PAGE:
Pakistan’s politics of betrayal and defection

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By Adnan Rehmat

A staple spectre of peculiar Pakistan-style politics is back to haunt the country’s beleaguered democracy: defection. Reports abound of a group of over one dozen opposition legislators of Punjab Assembly belonging to former Prime Minister Nawaz Sharif’s Pakistan Muslim League-N having met the party’s nemesis – Prime Minister Imran Khan at his Islamabad residence a few days ago. Some reports even claim the would-be defectors included members of the National Assembly and one belonging to former president Asif Zardari’s Pakistan People’s Party (PPP). All this comes against the backdrop of what the government terms accountability, but the opposition sees as a witch-hunt.  

While there have been muted denials, at least two PML-N legislators have admitted to the meeting and rumours that there is a conspiracy afoot to engineer a betrayal among the opposition ranks has been lent a degree of credibility. Naturally, this has evoked statements of alarm, anger and warnings from PML-N and PPP.

But the ‘need’ of a ruling party to induce defections from opposition ranks is as old as electoral democracy in Pakistan. It is a phenomenon rooted in multi-party parliamentary politics in which Pakistan’s pluralist polity makes it difficult to garner simple majorities in an election. This makes it not just difficult to form a government but also to operate legislative agendas for which an outright majority is required.

Pakistan’s democracy has been blighted by a history of political blackmail driven by the unhealthy compulsion of political parties to gather turncoats from the opposition and to make up for shortcomings in their own numerical majority. This has resulted in the misrepresentation of the will of majority voters in parliament.

Over the decades, many legislators elected by supporters of one party have ended up being willingly poached by other parties in exchange for political favours to the detriment of voters’ rights. 

Often this has resulted in grossly unfair parliamentary outcomes that have distorted Pakistan’s political evolution beyond measure. In the 2002 elections, the largest party, PML-Q, midwifed by General Musharraf was 17 short of a simple majority. It poached 18 legislators of the PPP to prop itself up.   

The same happened in the 2018 election, and that was what eventually brought Imran Khan’s PTI to power. It fell about two dozen legislators short of a simple majority to form a government. It promptly did what it always professed against, and what other parties have often done in the past – employed a loophole in Pakistani election laws that allows independent legislators to join any party within a fortnight of winning elections. Quickly, it made up most of the numbers through ‘independents’ (all of whom had defeated the PTI’s own official candidates), plus some smaller parties. 

So, if PTI made up the numbers required to form a government by this legal but arguably unethical means, why the sense of urgency after a year in power to swell up their ranks further now? Because the PTI needs to cover up its dismal legislative performance, (made possible by a tough opposition), to counter blackmailing by its coalition members, as well as the original set of ‘independent turncoats’ to get enough opposition turncoats to be able to pass laws and carry out reforms.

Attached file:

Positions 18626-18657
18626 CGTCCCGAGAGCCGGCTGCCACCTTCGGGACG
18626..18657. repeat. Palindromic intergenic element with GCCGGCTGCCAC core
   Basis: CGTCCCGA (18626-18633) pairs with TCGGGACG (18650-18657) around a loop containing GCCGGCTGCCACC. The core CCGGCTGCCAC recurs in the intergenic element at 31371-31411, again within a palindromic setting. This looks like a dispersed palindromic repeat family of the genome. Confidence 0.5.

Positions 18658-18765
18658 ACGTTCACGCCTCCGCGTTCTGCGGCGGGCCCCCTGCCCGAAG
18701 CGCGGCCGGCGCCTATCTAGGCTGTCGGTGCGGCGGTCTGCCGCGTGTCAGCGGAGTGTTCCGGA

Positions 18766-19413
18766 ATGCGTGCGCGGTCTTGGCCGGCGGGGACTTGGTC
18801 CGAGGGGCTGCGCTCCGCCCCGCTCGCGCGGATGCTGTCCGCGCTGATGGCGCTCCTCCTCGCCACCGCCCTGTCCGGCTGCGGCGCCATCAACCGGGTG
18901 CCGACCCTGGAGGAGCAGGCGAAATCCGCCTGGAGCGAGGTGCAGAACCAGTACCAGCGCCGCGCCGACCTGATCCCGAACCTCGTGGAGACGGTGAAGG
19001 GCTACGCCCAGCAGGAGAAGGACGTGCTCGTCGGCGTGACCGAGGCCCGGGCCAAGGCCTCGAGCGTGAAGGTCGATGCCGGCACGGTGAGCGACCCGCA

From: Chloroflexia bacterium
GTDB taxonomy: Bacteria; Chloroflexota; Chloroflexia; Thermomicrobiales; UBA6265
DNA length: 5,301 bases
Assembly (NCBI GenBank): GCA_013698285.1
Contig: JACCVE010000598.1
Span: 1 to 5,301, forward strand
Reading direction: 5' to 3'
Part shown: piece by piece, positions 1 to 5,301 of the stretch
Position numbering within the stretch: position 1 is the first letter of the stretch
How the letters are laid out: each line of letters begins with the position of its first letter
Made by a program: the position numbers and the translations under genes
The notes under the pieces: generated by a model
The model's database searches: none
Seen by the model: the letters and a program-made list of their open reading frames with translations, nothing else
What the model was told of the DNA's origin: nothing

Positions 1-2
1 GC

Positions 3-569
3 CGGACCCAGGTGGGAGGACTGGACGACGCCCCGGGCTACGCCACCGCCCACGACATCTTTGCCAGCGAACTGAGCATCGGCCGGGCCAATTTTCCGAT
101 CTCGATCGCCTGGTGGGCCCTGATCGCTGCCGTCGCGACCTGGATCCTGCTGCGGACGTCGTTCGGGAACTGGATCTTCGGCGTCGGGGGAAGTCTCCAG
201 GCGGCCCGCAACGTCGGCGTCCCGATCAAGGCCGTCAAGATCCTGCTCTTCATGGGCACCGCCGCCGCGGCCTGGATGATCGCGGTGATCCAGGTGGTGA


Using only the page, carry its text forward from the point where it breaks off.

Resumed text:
The reality is that if Imran Khan is serious enough, he will succeed in getting a number of opposition MPs to betray their parties – many of them have made an art out of hopping between parties. Indeed, the ruling party cabinet of ministers is two-thirds full of turncoats already – and join PTI’s merry motley crew of past betrayers of their parent parties. That’s because Pakistan’s political history reeks with the stench of parliamentarians defecting to other parties either willingly or under coercion. 

Of the eleven national elections in Pakistan’s history, only three times did the ruling party secure a simple majority to form a government, while in seven elections, the largest party took on coalition partners and wooed turncoats to form a government. It’s a sad reflection on the quality of democracy in Pakistan, because even when parties secure a simple majority, they fail to sustain political stability, either because of their shortcomings or due to conspiracies from anti-democratic forces.

In the 1970 election, Awami League of Sheikh Mujeeb won a majority but was denied government formation, leading to the break-up of the country and the emergence of Bangladesh. In 1977, the PPP of Zulfikar Bhutto won an absolute majority but within weeks was toppled in a military coup by General Zia. Then in the 1997 elections,  Nawaz Sharif’s PML-N secured a two-thirds majority but was also toppled within two years in a military coup by General Musharraf. 

Each of Pakistan’s three leaders who did not need turncoats were either assassinated or jailed. Pakistan needs to clean up its stinking Augean stables of politics through inclusionary democracy. But the PTI government doesn’t want to be the first to do it. 

(Adnan Rehmat is a Pakistan-based journalist, researcher and analyst with interests in politics, media, development and science. Twitter: @adnanrehmat1)